In fact, VanEngelsdorp was involved with another recent study, published last month in the journal Apidologie, which surveyed bee parasites and diseases between 2009 and 2014 and provided some insight into what afflictions are the biggest problems for honeybees. The survey found that Nosema, a disease-causing fungus, and the Varroa mite, a parasite capable of carrying a variety of harmful viruses, both remain major problems among honeybee colonies. In particular, the study indicated that Varroa mites may be more prevalent than previous analyses have suggested, with their infestations peaking between August and November.

“Especially in the fall, over 50 percent of the colonies sampled had levels higher than we think [will] damage colonies,” VanEngelsdorp said. He noted that backyard beekeepers, in particular, who typically keep fewer than 50 colonies at a time, sometimes fail to treat their hives for mites — and this can contribute to the parasite’s spread.

“When those colonies die, they spread their mites to all the neighborhood bees,” he said.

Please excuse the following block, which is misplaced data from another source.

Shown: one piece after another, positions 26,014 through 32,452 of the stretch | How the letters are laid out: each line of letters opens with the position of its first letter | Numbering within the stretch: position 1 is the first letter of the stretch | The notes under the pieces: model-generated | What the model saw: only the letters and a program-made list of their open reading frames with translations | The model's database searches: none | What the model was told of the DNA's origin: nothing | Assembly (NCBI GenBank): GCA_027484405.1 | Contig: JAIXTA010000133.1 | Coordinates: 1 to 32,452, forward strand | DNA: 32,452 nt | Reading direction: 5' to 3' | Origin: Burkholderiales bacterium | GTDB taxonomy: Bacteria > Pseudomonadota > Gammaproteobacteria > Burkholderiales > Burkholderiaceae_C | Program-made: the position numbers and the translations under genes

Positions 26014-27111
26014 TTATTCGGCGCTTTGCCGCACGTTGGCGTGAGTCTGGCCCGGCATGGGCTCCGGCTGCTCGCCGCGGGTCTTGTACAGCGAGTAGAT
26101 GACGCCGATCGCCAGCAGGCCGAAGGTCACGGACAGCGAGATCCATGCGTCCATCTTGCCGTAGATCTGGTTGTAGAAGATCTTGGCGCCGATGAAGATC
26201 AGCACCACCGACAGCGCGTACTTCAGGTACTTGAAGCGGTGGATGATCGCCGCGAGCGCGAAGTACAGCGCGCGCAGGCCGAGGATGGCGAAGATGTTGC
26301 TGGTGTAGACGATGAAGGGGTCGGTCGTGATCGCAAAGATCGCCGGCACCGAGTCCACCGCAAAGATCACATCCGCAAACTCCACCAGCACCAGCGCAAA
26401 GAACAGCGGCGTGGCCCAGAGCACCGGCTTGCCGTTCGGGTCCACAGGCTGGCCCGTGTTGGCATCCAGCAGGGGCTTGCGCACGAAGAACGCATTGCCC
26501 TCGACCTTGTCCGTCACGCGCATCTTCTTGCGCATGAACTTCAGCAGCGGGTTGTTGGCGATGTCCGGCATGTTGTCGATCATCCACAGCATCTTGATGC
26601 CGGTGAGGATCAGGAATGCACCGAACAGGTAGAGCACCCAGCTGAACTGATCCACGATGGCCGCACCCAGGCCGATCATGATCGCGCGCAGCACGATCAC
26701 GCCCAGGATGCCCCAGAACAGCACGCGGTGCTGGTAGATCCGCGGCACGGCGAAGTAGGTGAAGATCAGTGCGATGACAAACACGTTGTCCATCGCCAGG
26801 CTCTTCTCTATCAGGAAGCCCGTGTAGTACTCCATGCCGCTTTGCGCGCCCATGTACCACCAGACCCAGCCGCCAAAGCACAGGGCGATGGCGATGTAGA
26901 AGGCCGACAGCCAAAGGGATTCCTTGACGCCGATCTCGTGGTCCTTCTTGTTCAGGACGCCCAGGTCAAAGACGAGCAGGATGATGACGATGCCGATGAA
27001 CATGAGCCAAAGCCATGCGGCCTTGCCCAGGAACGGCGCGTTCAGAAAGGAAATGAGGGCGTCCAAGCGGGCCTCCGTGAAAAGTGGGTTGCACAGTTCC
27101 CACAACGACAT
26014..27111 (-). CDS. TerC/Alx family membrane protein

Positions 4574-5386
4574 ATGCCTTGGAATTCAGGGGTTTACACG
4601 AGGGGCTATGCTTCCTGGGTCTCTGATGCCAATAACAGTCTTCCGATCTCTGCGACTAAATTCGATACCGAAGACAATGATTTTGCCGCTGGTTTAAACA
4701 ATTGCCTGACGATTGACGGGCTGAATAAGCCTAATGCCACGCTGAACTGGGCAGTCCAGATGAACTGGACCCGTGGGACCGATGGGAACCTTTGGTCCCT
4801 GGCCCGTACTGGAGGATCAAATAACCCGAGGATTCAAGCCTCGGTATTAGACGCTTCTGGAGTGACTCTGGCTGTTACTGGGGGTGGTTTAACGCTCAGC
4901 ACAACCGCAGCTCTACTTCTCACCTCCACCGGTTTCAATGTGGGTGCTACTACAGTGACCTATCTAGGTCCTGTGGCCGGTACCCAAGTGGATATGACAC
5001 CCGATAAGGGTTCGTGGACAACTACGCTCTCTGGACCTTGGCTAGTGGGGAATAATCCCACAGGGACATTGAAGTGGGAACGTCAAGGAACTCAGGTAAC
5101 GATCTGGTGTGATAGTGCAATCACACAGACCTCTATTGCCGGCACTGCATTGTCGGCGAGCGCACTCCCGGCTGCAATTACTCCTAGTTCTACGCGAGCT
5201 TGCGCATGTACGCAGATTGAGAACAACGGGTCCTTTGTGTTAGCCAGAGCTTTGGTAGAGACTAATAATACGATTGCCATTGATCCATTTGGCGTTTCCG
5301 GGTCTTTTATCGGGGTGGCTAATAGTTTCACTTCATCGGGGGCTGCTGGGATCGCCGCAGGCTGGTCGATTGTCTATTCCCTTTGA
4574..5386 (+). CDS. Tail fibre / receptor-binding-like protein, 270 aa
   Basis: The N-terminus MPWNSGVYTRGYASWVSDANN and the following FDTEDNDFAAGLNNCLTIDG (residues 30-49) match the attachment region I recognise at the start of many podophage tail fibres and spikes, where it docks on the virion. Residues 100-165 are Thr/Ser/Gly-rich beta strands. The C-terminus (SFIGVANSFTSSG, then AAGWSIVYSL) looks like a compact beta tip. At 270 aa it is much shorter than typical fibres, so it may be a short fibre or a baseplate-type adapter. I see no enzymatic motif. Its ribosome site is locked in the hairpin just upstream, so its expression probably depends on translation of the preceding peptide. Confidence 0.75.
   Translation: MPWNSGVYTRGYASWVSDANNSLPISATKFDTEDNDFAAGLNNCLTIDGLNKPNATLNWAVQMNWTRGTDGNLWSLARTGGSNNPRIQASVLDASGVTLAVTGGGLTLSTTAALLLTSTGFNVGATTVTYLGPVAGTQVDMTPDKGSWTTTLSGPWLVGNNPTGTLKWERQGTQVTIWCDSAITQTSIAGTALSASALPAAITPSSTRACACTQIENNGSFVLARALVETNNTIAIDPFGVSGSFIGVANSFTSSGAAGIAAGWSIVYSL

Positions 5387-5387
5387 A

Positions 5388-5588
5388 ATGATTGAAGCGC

He added that the mite’s role in commercial beekeeping operations — which are larger and typically stay on top of their parasite treatments — seems to be “a little more complicated,” and is more likely to combine with other factors that may contribute to the demise of colonies, including the effects of pesticides or poor nutrition.

At the end of the day, scientists generally believe that no single factor is causing the demise of honeybees in the United States — and recent efforts to help the insects recover reflect this view. Last year, for instance, the White House released its first National Strategy to Promote the Health of Honey Bees and Other Pollinators, a document that stressed the importance of increased research on the effects of pesticides and establishing larger areas of good-quality habitat for pollinators, such as bee and butterfly gardens in urban areas.

The strategy set a goal of bringing winter honeybee colony losses down to 15 percent within the next 10 years — although, as this week’s surveys suggest, summer losses are now deserving of equal, if not greater, attention.

In the coming weeks, the Bee Informed Partnership will continue to break down the results of the most recent survey in order to analyze whether any particular regions or types of beekeeping operations seem to be more affected than others and to examine the causes of death most suspected by beekeepers. Gaining a greater understanding of these kinds of trends is a matter of immense importance to agriculture, and therefore national food security, VanEngelsdorp said.

“One in every three bites we eat is directly or indirectly pollinated by bees,” he said. “Without honeybees we would not be able to produce apples and almonds and a lot of other berries and fruits, so it’s really important to understand the drivers of these losses.”